Why AIPAC Indictment Is Bad News for Rove
Corn says he's on vacation but couldn't resist blogging in....
"Last week, the Justice Department issued a new indictment of Lawrence Franklin, the Pentagon official accused of passing secrets to officials of AIPAC, the pro-Israel lobbying outfit. The indictment is bad news for the Bush White House and Karl Rove.
That's not only because the Franklin case is embarrassing for the administration, the Pentagon, and their neocon allies. (Franklin worked with Douglas Feith, who until recently was a senior Pentagon official close to the neocons.) The Franklin indictment is a sign that Rove and any other White House aide involved in the Plame/CIA leak might be vulnerable to prosecution under the Espionage Act.
Special prosecutor Patrick Fitzgerald--who is not involved in the Franklin prosecution--has not had to state publicly what sort of case he is trying to build in the Plame/CIA leak matter. The most obvious one would be based on the charge that the leaker violated the Intelligence Identities Protection Act. But that law was narrowly drawn, and to win a conviction Fitzgerald would have to prove that Rove or any other leaker knew that Valerie Wilson was working under cover at the CIA. There are, however, other laws under which Fitzgerald might charge the CIA/Plame leakers. The Franklin indictment points the way. (And criminal law aside, by sharing classified information with at least two reporters--Valerie Wilson's employment at the CIA was classified--Rove committed an offense that violated various rules and would get most government workers seriously punished or dismissed.
Rove, like Franklin, had to sign SF-312. As Rep. Henry Waxman (news, bio, voting record) noted in a short report he released on the Rove leak, this nondisclosure agreement states, "I will never divulge classified information to anyone" unauthorized to receive such information. Rove broke that vow. And Executive Order 12958--which Bush updated on March 25, 2003-- says that "officers and employees of the United States Government...shall be subject to appropriate sanctions if they knowingly, willfully, or negligently...disclose to unauthorized persons information properly classified." The sanctions include "reprimand, suspension without pay, removal, termination of classification authority, loss or denial of access to classified information, or other sanctions." So Rove ought to be slapped with one of those punishments.
But worse for Rove--from a legal perspective--is section 793. Rove did communicate classified information which could be used "to the injury of the United States" to a person "not entitled to receive it." The information was the identity of an undercover intelligence official working on anti-WMD operations. Such information could be used to thwart or undermine past or present CIA operations and assets connected to Valerie Wilson. The persons "not entitled" to received this info were Robert Novak and Matt Cooper (and perhaps there were more)."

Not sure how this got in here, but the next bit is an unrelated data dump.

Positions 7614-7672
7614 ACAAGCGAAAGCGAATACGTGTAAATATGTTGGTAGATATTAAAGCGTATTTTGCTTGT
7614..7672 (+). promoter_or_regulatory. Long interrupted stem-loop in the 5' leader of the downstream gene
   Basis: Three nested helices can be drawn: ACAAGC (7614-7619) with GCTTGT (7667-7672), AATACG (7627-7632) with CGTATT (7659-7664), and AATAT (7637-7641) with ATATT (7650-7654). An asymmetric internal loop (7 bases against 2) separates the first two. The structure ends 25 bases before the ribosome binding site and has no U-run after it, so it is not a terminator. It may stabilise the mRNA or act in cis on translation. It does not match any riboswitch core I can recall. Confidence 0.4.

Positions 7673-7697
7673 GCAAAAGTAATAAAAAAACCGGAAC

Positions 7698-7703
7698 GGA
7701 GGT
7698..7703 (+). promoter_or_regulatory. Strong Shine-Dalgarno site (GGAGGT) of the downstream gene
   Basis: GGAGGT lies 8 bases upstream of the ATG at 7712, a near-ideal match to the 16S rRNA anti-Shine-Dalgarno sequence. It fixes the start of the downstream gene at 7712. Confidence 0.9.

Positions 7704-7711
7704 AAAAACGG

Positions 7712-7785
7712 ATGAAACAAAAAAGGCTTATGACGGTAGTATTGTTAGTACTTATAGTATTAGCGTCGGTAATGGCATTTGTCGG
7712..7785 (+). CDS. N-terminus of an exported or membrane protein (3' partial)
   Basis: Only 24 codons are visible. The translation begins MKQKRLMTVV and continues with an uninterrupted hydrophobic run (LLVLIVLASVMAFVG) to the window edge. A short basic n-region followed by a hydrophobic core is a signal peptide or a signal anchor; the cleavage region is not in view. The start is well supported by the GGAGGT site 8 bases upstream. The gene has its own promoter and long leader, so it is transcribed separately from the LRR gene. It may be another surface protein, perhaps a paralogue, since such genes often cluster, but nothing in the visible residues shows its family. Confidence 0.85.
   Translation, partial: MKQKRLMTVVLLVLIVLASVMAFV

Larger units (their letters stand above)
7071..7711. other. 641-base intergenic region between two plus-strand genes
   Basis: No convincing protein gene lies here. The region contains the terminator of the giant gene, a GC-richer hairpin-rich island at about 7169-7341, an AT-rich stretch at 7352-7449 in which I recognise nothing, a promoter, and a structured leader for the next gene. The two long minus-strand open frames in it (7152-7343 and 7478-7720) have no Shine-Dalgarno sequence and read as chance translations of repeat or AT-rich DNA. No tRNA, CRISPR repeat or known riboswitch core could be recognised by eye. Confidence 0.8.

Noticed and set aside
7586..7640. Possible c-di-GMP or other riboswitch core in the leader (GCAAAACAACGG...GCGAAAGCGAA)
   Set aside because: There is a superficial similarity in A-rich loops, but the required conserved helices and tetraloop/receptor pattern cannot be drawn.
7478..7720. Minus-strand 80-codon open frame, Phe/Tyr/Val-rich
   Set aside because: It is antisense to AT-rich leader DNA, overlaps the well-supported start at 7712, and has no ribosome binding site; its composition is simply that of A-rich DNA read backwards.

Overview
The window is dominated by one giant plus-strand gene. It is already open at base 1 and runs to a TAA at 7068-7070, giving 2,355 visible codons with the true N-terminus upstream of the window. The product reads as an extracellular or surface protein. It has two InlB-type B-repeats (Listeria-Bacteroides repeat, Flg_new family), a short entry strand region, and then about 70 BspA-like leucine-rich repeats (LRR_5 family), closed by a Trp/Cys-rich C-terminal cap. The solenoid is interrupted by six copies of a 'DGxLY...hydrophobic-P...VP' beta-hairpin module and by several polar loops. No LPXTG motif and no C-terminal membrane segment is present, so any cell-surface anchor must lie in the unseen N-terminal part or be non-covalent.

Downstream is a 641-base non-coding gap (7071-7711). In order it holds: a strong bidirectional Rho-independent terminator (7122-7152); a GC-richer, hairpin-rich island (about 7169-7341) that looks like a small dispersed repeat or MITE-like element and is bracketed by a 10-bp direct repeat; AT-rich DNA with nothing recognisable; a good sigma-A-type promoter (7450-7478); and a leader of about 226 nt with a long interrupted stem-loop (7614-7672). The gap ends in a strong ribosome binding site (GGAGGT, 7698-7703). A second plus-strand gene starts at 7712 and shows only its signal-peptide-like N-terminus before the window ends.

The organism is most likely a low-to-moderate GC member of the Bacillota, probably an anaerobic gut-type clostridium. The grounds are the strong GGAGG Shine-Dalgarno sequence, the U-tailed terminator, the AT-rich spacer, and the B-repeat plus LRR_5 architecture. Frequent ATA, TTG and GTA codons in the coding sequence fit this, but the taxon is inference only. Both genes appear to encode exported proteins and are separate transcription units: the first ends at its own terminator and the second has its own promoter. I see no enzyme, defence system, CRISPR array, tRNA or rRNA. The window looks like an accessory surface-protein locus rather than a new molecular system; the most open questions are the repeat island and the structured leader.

Yeah.....like maybe YOU?
First, Corn and the rest of the "Get Rove" crowd keep harping on the premise that confidential information was leaked. The only problem is that Fitzgerald hasn't made the determination that ANYTHING confidential has been leaked yet, or if he is even looking at the original complaint anymore and move on to something LARGER (which my chatters have told me he is).
Mr. Corn, of course "not being a lawyer", which is "Journalese" for "I'm just a wishng and a hoping", isn't too informed on SF 312 purpose or use either. It's pretty much a standard form. Hell, I signed one, the cleaning lady who I hired to clean our office in the Army signed one. Yet it's just a standard form - fill in blanks. Yes, it's a "serious" form. So is the form you use to make a Social Security Benefit claim (have you ever read the fine print?). Yet using it to play "gotcha" with Rove is a major stretch. Good luck pressing it as such.
Just acknowledging someone works at the CIA by a "Yeah, I heard that too", doesn't even come close to violating anything. If that were the case half of the Washington Press Corp would be in the slammer.
Fact is that most of what we know about Ms. Plame is that at the time and for some time before is that she was NOT in a covert/protected status. That has been pretty much established. Otherwise the CIA would have used the 1982 statute in their request for an investigation - which they didn't. "No body, no crime".
Secondingly, to intent - no one has shown anything other than to regurgitate Joe Wilson's ramblings that there was a "scheme" to out his wife to get back at him. Hell, no one had to wait long before we found out he was full of crap.
All along I have been telling you that the "chatter" I hear is coming from the angle of what "Reporters knew, and when they knew it.".
Corn, much more than Rove, has something to worry about, if ANYONE has something to worry about. As I detailed here, you really have to be sipping the Kool-Aide to believe that Corn knew as many early details as he did when he wrote his story in 2003 without some INSIDE knowledge.
If Fitzgerald has shown the "bone" for anyone yet, it seems to be reporters whom he has a track record of butting heads with. Not good for reporters and media types at all.
Maybe Corn should slip back on vacation. If I were him, I'd shut up and lay low.
Filed under: judith miller valerie plame karl rove Valerie Plame PlameGate
Why AIPAC Indictment Is Bad News for Rove